Biomechanical simulation of lip compression and spreading


  • Connor Mayer University of California, Irvine
  • Chenhao Chiu National Taiwan University
  • Bryan Gick University of British Columbia


Researchers have proposed that human movements exploit regions of biomechanical stability, allowing targets to be reliably achieved in the face of noisy, everyday conditions (e.g., Loeb 2012). Previous biomechanical simulation studies have demonstrated that this property holds for various speech postures of the lips (Stavness et al. 2013; Gick et al. 2020). These studies, however, have omitted two cross-linguistically common lip postures: compression, where the aperture between the lips is narrowed without accompanying protrusion (e.g., Catford 1982), and spreading, where the corners of the lips are drawn back. Previous empirical work has met with difficulty in quantifying the muscle activations that generate these postures due to the interdigitation of lip muscles (Blair and Smith 1986). The present study presents biomechanical simulation results using the Artisynth platform, which allows movements of the face and vocal tract to be simulated as a function of muscle activation (Lloyd et al. 2012). These simulations identify muscle groupings sufficient to produce lip compression and spreading, and provide insight into which of these groupings generate the quantal properties observed in other lip postures. The results complement past experimental findings, and provide a starting point for future modeling and experimentation.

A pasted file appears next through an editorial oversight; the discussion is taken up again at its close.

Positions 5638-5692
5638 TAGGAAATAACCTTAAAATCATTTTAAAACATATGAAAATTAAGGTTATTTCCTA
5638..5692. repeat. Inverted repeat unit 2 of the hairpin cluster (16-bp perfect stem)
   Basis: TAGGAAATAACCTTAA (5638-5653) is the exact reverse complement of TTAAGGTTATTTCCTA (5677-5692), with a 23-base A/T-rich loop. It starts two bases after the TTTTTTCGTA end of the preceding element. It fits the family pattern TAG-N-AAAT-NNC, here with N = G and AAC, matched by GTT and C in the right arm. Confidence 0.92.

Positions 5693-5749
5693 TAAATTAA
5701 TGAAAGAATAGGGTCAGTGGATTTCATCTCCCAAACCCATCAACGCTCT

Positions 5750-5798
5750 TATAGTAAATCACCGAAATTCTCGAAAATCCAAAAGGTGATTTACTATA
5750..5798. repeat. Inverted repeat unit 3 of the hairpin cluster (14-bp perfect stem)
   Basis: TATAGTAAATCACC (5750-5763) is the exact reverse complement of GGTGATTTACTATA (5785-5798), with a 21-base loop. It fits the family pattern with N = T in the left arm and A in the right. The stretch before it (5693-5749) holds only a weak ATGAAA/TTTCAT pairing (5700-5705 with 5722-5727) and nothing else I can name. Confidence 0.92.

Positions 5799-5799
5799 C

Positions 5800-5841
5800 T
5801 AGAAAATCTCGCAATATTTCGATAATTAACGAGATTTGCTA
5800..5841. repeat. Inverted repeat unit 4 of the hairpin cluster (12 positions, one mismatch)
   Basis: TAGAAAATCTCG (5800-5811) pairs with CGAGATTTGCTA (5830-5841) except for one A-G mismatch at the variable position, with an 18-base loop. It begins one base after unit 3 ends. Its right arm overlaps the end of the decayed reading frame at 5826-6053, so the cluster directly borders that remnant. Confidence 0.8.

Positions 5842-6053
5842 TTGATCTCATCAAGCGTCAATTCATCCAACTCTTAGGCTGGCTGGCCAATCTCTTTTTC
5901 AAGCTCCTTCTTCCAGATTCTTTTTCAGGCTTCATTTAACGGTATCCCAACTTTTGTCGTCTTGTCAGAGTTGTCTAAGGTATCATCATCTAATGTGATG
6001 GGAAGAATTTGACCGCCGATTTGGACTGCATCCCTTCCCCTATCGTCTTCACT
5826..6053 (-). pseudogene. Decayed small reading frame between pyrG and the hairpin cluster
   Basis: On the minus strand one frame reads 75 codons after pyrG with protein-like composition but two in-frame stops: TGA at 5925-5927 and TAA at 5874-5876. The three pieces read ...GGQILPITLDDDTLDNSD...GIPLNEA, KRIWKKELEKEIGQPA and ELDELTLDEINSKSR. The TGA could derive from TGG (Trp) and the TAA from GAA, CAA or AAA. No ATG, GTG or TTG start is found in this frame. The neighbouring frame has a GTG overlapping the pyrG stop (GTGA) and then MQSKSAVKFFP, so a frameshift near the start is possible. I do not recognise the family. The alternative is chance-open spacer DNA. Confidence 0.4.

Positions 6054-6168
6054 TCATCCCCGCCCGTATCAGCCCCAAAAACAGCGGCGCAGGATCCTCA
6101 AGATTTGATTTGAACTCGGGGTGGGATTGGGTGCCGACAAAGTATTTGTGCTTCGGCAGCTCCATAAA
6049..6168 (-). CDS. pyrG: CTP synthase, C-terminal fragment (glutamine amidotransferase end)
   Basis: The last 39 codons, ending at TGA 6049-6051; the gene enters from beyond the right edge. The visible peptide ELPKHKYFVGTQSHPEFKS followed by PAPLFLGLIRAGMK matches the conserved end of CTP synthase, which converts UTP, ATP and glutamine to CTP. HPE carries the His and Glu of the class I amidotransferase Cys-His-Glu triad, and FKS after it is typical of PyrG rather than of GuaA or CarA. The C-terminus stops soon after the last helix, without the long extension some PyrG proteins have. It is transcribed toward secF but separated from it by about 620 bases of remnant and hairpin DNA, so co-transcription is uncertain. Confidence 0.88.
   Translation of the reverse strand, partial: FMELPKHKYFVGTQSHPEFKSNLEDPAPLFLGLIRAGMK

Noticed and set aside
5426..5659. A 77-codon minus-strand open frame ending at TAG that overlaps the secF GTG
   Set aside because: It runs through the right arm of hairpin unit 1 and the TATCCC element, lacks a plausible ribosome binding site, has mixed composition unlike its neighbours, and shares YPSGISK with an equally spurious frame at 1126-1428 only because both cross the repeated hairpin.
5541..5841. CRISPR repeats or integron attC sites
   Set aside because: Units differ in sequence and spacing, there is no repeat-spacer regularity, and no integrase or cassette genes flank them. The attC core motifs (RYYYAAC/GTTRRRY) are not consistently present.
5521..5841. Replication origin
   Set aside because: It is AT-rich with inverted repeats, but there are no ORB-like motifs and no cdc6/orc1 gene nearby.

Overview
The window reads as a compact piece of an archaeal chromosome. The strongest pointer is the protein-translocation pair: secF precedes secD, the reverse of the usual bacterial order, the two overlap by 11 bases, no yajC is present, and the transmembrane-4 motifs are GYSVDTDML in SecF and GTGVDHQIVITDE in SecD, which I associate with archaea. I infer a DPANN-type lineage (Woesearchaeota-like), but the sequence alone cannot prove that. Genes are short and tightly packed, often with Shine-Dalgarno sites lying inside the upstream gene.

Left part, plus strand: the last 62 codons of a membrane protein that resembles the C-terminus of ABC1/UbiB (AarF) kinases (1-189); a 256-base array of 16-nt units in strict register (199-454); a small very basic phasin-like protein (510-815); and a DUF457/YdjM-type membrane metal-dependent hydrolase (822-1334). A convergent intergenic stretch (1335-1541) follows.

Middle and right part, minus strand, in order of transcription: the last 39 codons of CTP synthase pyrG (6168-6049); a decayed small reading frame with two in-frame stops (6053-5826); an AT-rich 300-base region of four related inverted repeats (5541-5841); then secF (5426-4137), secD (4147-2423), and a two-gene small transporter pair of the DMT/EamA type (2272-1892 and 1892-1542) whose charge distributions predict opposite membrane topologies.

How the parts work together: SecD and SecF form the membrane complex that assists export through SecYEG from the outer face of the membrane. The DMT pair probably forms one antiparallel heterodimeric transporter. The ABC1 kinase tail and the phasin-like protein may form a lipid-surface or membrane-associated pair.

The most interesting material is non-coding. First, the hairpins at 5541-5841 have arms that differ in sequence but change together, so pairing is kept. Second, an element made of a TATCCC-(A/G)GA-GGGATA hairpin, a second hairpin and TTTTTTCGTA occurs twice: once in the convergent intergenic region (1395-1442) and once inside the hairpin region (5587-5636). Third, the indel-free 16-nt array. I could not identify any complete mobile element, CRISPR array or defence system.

Author Biographies

Connor Mayer, University of California, Irvine

Assistant Professor, Department of Language Science

Chenhao Chiu, National Taiwan University

Associate Professor, Graduate Institute of Linguistics

Bryan Gick, University of British Columbia

Professor and Chair, Department of Linguistics

Additional Files



How to Cite

Mayer C, Chiu C, Gick B. Biomechanical simulation of lip compression and spreading. Canadian Acoustics [Internet]. 2021 Aug. 17 [cited 2024 Feb. 24];49(3):38-9. Available from:



Proceedings of the Acoustics Week in Canada

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